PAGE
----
While you’re tracing my family tree, I’m doing physical therapy homework. Not just the chin tucks and eagle-wing exercises, but mental notations that every time I sit at the computer or read Elie a book or give Tophs a bottle, I have terrible posture. Robyn says noticing my posture is half the battle. She says I’ve probably slouched forever and it’s just now catching up to me. If Robyn weren’t so pretty, I’d punch her.

Physical therapy isn’t the only way I know I’m thirty. I feel it in my face. When my friend FaceTimes me, I can’t even focus on what she’s saying because I’m smoothing out wrinkles on my forehead. If this is technology, I’d prefer a rotary dial. I have more freckles, too, and I’m not sure when they’ll become raised and create a topographic map across my face.

I also can’t stay up past 8:30 pm if I’m sitting on a couch. At first, I blamed it on the book of Leviticus. A girl could only read about so many ram and bull offerings. But when I started falling asleep during Jesus’ transfiguration and supernatural fish fry, I knew something was up.

I’ll come right out and say it: Thirty can be scary. Do I need a colon cleanse? Can you buy enemas at the dollar store? What exactly is a bunion? Should I wear tights with my clogs?

The most terrifying aspect of turning thirty has been severing my ties to the twenty-something crowd. Twenty-somethings have articles written about them in the New York Times. They own Facebook. They belong to the cool groups at church. Once you’re thirty, you might as well sit on a hemorrhoid cushion and play the organ.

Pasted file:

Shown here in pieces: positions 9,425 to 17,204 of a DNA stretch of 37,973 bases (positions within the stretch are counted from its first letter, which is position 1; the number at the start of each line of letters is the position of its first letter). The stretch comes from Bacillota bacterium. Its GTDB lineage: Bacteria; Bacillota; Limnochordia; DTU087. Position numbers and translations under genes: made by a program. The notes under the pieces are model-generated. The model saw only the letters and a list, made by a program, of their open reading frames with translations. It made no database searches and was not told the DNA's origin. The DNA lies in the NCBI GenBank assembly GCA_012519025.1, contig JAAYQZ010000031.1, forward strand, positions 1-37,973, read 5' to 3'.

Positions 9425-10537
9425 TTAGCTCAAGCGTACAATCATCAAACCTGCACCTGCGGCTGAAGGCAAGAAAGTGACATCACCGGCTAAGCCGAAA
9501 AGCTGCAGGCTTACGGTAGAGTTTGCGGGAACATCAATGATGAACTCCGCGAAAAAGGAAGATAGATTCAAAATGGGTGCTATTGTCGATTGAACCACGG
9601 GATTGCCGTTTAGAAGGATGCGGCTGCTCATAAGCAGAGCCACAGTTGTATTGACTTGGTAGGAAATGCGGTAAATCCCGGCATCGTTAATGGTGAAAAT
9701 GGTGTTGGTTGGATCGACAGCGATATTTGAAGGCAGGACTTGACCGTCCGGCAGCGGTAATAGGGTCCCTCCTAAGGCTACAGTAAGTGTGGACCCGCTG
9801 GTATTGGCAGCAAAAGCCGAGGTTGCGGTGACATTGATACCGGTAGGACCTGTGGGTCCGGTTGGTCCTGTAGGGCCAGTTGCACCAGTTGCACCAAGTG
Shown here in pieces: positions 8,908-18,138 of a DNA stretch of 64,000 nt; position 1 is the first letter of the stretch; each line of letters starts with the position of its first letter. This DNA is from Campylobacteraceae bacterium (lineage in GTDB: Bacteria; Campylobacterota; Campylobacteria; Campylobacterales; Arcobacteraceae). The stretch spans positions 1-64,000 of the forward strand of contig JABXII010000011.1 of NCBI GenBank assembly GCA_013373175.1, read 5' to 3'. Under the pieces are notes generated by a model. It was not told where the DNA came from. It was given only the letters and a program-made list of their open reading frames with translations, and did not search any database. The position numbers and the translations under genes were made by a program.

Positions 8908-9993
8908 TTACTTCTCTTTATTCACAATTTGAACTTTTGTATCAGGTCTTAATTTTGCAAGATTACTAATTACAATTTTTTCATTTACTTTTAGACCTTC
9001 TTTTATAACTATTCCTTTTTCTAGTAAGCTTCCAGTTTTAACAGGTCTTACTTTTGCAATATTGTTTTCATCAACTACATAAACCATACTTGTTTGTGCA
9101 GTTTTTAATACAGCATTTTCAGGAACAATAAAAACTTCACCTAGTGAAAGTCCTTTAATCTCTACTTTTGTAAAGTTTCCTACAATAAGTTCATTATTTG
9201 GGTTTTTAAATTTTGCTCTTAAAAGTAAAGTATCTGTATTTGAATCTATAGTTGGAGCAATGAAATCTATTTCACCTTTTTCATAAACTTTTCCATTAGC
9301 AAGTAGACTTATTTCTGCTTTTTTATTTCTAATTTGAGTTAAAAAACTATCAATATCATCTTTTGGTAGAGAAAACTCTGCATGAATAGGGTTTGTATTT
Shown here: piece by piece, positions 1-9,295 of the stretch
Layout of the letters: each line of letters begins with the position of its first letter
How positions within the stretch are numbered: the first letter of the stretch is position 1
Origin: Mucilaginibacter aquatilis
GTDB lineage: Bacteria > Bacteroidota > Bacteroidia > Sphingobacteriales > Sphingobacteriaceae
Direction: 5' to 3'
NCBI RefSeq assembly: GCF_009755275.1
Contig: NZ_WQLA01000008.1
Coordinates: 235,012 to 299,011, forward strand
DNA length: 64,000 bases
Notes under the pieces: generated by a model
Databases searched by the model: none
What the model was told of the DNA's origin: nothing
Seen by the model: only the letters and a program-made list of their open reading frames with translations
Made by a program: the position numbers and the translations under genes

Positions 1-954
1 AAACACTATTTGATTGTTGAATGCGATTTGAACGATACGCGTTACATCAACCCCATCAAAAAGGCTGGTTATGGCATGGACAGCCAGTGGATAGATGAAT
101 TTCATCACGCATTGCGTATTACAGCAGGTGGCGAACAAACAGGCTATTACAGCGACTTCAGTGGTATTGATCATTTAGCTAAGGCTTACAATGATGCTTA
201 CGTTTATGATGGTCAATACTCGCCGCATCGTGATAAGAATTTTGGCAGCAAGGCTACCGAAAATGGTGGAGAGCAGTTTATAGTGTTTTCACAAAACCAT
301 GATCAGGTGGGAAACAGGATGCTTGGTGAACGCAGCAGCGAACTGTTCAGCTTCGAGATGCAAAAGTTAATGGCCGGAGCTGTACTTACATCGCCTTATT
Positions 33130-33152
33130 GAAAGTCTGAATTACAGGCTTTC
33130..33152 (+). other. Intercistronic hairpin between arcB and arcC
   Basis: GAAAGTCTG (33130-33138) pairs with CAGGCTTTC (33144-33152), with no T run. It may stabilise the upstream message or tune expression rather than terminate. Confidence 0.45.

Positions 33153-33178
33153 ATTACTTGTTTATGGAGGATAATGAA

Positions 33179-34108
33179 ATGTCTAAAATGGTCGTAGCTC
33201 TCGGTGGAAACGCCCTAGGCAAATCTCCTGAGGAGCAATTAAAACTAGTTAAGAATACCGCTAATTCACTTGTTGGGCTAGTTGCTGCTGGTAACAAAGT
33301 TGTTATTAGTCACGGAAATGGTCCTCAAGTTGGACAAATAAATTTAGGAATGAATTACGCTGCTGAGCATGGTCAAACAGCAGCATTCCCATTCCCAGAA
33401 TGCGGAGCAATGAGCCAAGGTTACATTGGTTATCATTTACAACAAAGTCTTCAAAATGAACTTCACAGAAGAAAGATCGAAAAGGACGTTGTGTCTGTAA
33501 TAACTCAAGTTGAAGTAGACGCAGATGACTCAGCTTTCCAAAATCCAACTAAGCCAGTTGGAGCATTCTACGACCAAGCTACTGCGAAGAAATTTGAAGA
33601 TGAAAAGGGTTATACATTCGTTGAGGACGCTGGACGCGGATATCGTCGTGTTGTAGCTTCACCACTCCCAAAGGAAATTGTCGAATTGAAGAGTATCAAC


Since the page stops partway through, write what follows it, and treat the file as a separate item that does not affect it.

I thought I would have a breakdown right after my birthday in March. Thought I’d need to take a few days away from the kids and visit the electronic cigarette kiosk in the mall.

But I didn’t. I ate leftover sweet potato cake and bought a pair of brown leather flats. Because while thirty is scary, it’s also comfortable. Not in a Depend undergarment way and definitely not in that Cialis bathtub commercial way.

Thirty has allowed me to step out of the hamster wheel. I’m no longer racing against my own thoughts, second-guessing every decision I made in my early twenties, wondering if I could have been or should have been everywhere else other than right where I am. My American Studies major? Fantastic. The two years I spent teaching first grade? Perfect. Writing personal essays rather than news stories? Emotional gold mine.

I’m not saying those futile thoughts never sneak up on me (I’d love to have my old metabolism and figure back). I’m saying, thankfully, they’re no longer my theme music. I don’t find myself haunted daily by the Ghost of Who Taylor Was Supposed to Be. It could be safe to say my quarter-life crisis has ended.

Even if my crisis is only on administrative leave, I’m not twiddling my thumbs until it returns. I’m strengthening my back just like the 43-year-old man on the rehab handout. I’m playing indoor soccer with Elie while she’s in her diaper and I’m in big-girl underwear, because we don’t always have time for pants or potties. I’m dancing with Tophs to a children’s Pandora station, because even though I’m that Black girl with no rhythm, I’m the best dancer he knows. And while I’m feeling good about this age thing, I might just get a head start on those bone density scans and estrogen pills.